- CFA Exams
- CFA Exam: Level I 2021
- Study Session 10. Corporate Finance (1)
- Reading 32. Capital Budgeting
- Subject 3. Investment Decision Criteria

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**CFA Practice Question**

You have been asked to evaluate two machines. The benefits from ownership are identical. Machine A costs $150 to buy and install, lasts for 5 years, and costs $80 per year to operate. Machine B costs $250, lasts for 7 years, and costs $60 per year to operate. Both machines have zero salvage value. Assuming that this is a one-time acquisition, which machine do you recommend if the cost of capital is 10%?

B. Machine B, because the PV of its costs is $20 less than Machine A.

C. Machine A, even though the PV of its costs is equal to that of Machine B.

A. Machine A, because the PV of its costs is $88.85 less than Machine B.

B. Machine B, because the PV of its costs is $20 less than Machine A.

C. Machine A, even though the PV of its costs is equal to that of Machine B.

Correct Answer: A

PVB = 250 + 60(4.8684) = 250 + 292.10 = 542.10

PVB > PVA

PVA = 150 + 80(3.7908) = 150 + 303.26 = 453.26

PVB = 250 + 60(4.8684) = 250 + 292.10 = 542.10

PVB > PVA

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**User Contributed Comments**
16

User |
Comment |
---|---|

cracklvl2 |
What about the effect of depreciation tax shield? |

wldu |
(3.7908)how? |

robbjm30 |
3.7908 must be their annuity factor. You just treat A as an annuity at $80 per period for 5 periods, 0 FV, and rate 10%. B is annuity at $60 per period for 7 periods, 0 FV and rate 10%. THen you add the upfront cost to each annuity value and you can see the difference. |

george2006 |
I think the answer to this problem is wrong because it ignores that machine B has 2 more years of operating life. The correct approach is to annualize the innital upfront cost into respective annuities to derive the annual cost: machine A: $80+$39.57 = $119.57/year machine B: $60+$51.35 = $111.35/year Assuming both machines makes the same revenue contribution annually, buying machine B is better since its annual cost is lower. |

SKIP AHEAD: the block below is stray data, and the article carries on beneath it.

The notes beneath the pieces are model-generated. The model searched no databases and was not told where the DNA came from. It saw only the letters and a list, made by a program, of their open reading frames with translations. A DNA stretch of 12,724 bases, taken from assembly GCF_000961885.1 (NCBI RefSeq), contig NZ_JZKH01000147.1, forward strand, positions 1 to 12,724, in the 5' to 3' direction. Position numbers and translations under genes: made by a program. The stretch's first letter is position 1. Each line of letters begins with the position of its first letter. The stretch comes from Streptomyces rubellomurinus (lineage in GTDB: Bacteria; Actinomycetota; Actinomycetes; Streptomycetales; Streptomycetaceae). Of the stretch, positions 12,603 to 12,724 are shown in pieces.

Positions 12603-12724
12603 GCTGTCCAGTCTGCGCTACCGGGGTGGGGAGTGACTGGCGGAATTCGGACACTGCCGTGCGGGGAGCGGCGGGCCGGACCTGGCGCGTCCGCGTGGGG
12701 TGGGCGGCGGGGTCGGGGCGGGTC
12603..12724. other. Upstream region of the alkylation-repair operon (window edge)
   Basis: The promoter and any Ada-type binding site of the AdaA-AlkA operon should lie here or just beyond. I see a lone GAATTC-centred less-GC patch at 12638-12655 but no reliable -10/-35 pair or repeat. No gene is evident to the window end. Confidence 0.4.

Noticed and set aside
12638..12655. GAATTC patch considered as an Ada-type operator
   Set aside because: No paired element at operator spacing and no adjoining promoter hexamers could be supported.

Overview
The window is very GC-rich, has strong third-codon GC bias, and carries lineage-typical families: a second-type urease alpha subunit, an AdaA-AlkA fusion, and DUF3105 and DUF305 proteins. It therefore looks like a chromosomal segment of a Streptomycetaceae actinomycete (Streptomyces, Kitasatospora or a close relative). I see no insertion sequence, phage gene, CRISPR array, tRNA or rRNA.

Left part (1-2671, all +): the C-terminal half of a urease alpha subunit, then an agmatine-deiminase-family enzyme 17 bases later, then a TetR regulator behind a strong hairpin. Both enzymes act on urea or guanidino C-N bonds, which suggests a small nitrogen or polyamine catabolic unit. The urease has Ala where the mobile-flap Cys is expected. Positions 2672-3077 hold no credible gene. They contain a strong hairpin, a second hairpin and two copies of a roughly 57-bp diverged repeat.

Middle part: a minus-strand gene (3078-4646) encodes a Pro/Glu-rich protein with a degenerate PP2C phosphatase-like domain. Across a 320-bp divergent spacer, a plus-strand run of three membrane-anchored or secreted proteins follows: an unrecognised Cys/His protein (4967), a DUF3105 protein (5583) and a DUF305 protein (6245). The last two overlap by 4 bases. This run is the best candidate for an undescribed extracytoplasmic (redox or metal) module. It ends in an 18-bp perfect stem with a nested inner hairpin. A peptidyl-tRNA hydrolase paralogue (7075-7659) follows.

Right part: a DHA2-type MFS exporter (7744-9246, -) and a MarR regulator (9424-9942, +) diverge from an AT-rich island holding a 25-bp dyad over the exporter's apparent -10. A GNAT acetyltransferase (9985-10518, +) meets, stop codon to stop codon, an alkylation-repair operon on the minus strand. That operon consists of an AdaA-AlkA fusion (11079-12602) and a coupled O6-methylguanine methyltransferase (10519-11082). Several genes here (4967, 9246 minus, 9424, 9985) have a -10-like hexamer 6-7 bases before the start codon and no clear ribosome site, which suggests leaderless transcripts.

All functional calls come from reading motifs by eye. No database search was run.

Done |
The way you would use you calcualtor on this problem is: CFo = +150 CFo = +250 CF1 = +80 CF1 = +60 F1 = 5 F1 = 7 I =10% I = 10% NPV = 453.26 NPV = 542.10 Remember they are all outflows |

patsy |
The different lifespans should be taken into account. |

eddie1609 |
Presumably the benefits of ownership are identical only if B is operated over the full 7 years, thus the costs of years 6 & 7 must be included. |

tagr |
Present value annuity factor = (1 - (1/(1+r)^n)) / r For machine A: (1 - (1/(1+0.1)^5)) / 0.1 = (1 - (1/1.1^5)) / 0.1 = (1 - (1/1.61051)) / 0.1 = (1 - 0.62092) / 0.1 = 0.37908 / 0.1 = 3.7908 |

julescruis |
Thank you eddie for clearing up those people. Ownership benefits are identical so we dont care about anything else here, and please do not start to talk about depreciation tax sheets and all that crap. It is simple discounting nothing more nothing less |

todolist |
this Q. only concerns the PV of costs, one should ignore the return per machine/year when working out this problem |

cfairs |
Depreciaton is factored into Accounting Income and not into Cash Flows; |

gill15 |
they should've put PVA = -453 and PVB = -542 so that PVA > PVB just for consistency. You want the higher PV of the two. |

Kevdharr |
You guys are making this way too complicated. Just enter the values separately into your calculator and write down their respective net present values. They will both be negative because this machine isn't generating any cash. It is COSTING them money on an annual basis. So whichever one costs them less should be the one they choose. |

Inaganti6 |
@kevdharr. best comment in entire page |

Ewan2015 |
Ok this question compares apples to oranges. If the machine B has a 7 yr life then I can either a) use it for 5 years and sell it with some salvage value or b) avoid forking over another 150 in year six when Machine A breaks! |

Haoran |
@Ewan2015: you can always compare these machines using PVs! how much is an apple? How much is an orange? Then you can compare apples with oranges. |